Pan-Arab feminist movements have roots in the Palestinian liberation struggle. Huda Sha’rawi, an early pioneering Egyptian feminist, was heavily influenced by the nationalist movement in Palestine. The Euro-Americanization of women’s rights is one way that the dependence on complete liberation manifests itself. Colonialism’s use of feminism denotes it as immediately suspect in Arab eyes, argues Leila Ahmad, an Egyptian-American Islam and Gender Studies professor. Arab feminists are often labeled traitors for supporting the ideologies that have led to the “saving Muslim women” narrative, popular in Euro-American media. Meanwhile, Euro-American countries maintain themselves as a role model for gender equality despite the injustices they commit in the wretched parts of the Earth. Women’s rights advocates in the Middle East face a multifaceted dilemma; not only must they confront the patriarchy at home, but they must also confront the dominant colonial narrative that has seeped into every space they could hope to consider home. By perpetuating Israel as the “forward-moving” protector in the face of “backwards-aligning” Arabs, Euro-American centric narratives promote a cycle of oppression in which Arab women bear the brunt. Until feminism disaligns itself from the colonial narrative, women in Palestine, Egypt, and every other formerly colonized area must fight two fights. We must sweep aside its liberal aesthetic and recognize the Israeli occupation’s concrete consequences on Arab, and in particular Palestinian, women’s bodies.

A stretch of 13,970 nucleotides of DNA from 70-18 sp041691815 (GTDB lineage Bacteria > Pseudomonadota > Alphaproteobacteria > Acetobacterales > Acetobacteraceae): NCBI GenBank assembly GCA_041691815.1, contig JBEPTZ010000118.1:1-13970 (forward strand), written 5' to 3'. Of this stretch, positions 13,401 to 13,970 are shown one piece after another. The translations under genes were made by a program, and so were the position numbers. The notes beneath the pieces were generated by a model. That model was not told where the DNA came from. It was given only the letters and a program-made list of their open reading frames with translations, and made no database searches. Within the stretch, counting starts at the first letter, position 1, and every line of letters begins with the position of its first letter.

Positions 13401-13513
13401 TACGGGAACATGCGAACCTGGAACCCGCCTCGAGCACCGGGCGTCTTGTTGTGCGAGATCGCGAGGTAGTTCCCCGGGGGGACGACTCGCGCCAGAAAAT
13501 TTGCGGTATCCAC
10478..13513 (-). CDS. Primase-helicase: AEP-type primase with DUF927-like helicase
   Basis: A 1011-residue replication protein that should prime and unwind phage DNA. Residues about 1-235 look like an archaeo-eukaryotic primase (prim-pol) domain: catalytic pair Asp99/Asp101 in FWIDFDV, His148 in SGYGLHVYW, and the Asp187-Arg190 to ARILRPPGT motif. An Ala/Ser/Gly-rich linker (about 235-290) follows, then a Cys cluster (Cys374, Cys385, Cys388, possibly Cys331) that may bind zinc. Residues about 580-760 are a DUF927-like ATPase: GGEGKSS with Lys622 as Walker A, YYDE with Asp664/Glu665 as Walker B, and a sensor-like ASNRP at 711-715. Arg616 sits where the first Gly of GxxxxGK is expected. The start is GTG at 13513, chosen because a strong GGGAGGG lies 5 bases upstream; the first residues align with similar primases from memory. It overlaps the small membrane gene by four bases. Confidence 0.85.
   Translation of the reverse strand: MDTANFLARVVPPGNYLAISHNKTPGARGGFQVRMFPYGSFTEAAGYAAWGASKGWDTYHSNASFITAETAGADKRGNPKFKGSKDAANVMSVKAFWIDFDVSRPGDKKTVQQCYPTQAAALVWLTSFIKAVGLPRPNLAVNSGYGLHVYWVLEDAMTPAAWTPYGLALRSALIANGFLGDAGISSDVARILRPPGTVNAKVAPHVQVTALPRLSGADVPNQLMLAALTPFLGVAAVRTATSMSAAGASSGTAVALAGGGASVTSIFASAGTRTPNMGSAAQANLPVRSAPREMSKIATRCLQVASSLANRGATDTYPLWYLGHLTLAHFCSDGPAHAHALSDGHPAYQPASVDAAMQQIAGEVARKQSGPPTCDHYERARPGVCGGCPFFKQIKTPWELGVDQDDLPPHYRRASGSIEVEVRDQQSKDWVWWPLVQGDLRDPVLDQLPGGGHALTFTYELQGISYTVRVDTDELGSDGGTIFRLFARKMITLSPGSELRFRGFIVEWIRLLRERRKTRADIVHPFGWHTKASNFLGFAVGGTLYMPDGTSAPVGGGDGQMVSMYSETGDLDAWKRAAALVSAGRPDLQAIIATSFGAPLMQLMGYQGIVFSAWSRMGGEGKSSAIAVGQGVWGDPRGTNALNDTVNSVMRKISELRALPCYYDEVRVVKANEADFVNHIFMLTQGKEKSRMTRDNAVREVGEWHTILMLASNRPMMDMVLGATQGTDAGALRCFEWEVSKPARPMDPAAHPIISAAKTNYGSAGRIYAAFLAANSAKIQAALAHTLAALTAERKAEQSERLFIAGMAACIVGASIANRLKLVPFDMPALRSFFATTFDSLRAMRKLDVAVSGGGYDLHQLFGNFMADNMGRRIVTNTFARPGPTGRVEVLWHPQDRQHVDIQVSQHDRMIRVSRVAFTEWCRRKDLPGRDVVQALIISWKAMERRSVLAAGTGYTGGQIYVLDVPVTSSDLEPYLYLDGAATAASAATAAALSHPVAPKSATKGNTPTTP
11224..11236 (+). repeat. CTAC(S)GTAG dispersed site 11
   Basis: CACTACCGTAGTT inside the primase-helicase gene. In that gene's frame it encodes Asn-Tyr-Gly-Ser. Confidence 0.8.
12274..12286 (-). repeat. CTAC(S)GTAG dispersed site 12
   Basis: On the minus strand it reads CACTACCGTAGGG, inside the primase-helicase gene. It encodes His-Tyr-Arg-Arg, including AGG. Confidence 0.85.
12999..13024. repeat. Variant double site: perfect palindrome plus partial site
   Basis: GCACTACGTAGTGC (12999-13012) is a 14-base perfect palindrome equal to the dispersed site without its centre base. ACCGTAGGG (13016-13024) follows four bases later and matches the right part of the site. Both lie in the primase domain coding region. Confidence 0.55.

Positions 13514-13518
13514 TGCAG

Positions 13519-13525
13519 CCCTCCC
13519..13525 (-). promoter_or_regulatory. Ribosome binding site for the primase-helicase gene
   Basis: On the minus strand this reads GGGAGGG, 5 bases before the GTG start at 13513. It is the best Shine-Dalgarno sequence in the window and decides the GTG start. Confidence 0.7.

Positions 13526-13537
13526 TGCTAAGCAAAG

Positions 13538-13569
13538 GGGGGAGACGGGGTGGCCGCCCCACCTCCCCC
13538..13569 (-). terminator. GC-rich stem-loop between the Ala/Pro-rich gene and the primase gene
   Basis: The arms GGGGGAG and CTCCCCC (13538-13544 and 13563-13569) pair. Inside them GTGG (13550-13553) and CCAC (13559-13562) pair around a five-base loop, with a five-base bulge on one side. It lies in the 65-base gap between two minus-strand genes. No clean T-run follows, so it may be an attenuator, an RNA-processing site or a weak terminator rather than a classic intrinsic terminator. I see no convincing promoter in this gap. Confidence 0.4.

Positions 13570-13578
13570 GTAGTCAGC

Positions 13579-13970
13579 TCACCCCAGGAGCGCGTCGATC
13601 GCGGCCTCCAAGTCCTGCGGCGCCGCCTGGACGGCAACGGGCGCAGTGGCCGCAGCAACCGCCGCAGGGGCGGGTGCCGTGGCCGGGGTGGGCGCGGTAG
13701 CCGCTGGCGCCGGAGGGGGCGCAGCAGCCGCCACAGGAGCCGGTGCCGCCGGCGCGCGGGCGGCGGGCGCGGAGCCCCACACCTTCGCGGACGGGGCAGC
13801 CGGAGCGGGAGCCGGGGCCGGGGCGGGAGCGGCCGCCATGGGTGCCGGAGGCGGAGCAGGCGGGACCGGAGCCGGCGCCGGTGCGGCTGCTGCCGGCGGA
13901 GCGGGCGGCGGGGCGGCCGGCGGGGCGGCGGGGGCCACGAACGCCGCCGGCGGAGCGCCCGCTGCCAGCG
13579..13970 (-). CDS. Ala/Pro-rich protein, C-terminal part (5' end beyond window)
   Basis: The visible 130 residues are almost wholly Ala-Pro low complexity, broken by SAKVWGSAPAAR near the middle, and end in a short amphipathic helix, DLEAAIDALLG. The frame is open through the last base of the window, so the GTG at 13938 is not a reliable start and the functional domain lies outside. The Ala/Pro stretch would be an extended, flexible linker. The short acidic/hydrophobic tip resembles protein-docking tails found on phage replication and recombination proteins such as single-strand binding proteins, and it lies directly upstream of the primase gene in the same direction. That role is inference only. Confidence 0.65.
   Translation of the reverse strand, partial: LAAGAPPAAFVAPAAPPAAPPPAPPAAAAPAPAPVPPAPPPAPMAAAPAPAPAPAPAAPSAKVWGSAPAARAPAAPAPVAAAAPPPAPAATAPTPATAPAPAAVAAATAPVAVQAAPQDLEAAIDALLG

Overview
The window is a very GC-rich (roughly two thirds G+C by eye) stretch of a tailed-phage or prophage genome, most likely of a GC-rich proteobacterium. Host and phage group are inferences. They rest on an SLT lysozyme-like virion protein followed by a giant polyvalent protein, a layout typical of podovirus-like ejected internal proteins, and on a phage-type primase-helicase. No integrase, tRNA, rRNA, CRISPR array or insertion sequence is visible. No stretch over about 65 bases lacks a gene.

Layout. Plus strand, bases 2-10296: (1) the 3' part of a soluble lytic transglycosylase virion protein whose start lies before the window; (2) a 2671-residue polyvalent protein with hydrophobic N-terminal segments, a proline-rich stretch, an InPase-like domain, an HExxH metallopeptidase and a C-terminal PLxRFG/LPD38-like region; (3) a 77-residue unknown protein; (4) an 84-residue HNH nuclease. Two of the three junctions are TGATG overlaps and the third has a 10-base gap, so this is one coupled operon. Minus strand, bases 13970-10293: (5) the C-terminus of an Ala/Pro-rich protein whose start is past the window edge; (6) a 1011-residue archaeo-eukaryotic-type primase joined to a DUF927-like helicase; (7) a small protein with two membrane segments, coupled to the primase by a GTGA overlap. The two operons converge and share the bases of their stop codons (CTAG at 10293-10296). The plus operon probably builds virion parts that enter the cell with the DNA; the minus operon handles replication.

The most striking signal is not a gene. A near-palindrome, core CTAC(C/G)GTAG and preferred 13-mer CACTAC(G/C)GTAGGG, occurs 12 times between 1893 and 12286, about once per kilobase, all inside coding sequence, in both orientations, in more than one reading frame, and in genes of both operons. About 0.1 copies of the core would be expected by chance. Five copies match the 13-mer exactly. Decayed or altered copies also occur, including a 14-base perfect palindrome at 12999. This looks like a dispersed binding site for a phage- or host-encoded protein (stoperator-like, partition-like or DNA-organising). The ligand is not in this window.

Palestinian women have unequal access to healthcare due to the occupation’s restrictions. The occupation puts in place checkpoints, roadblocks, and closes off areas which hinder pregnant women in need of urgent care. Many women expressed concern at being forced to give birth at checkpoints under risky conditions. Israeli forces have barred family members from visiting women giving birth in the hospital; oftentimes, women go through labor without critical emotional support. Israel’s biopolitics thus endangers Palestinian reproductive health and deters social support to Palestinian women. Palestinian women’s access to child care is also constrained because of Israel’s prolonged military occupation. Research conducted in the Occupied Territories spanning from 2000 to 2014 demonstrates that the intensity of conflict has a negative impact on access to care. Rates of maternal and prenatal health services like vaccination tend to decrease when Israeli military violence spikes, with little differential effect within the various socioeconomic strata of Palestinian households. The Israeli occupation therefore sustains a medical apartheid that uniquely affects Palestinian women by crippling their access to reproductive and prenatal care. 

There is little doubt that behind the ideological mask the state desperately tries to hide behind, Israel not only disregards the rights of Palestinian women, but is a perpetrator of state-sponsored gender violence. At one point we must ask ourselves, to what extent does a state support women’s rights when those women are from a certain ethnic background? Is it possible that a state may truly stand in solidarity in the fight for women’s liberation, while destroying the very facilities that non-Israeli women depend on for the same treatment that Israeli women have access to? Being an ally of women’s rights does not mean being exclusionary with one’s support, but rather showing solidarity and respect for women of all backgrounds. Israel has demonstrated that they are only willing to show solidarity with women when those women are of a certain ethnic identity, thus reinforcing the ethno-supremacy complex of Zionism. Israel’s faux feminism is hypocritical and exclusionary; it is an obstruction to the liberation of Palestinian women as it attempts to wax over the fundamental way in which Palestinian women’s struggle for freedom is intrinsically tied to the abolition of Zionism.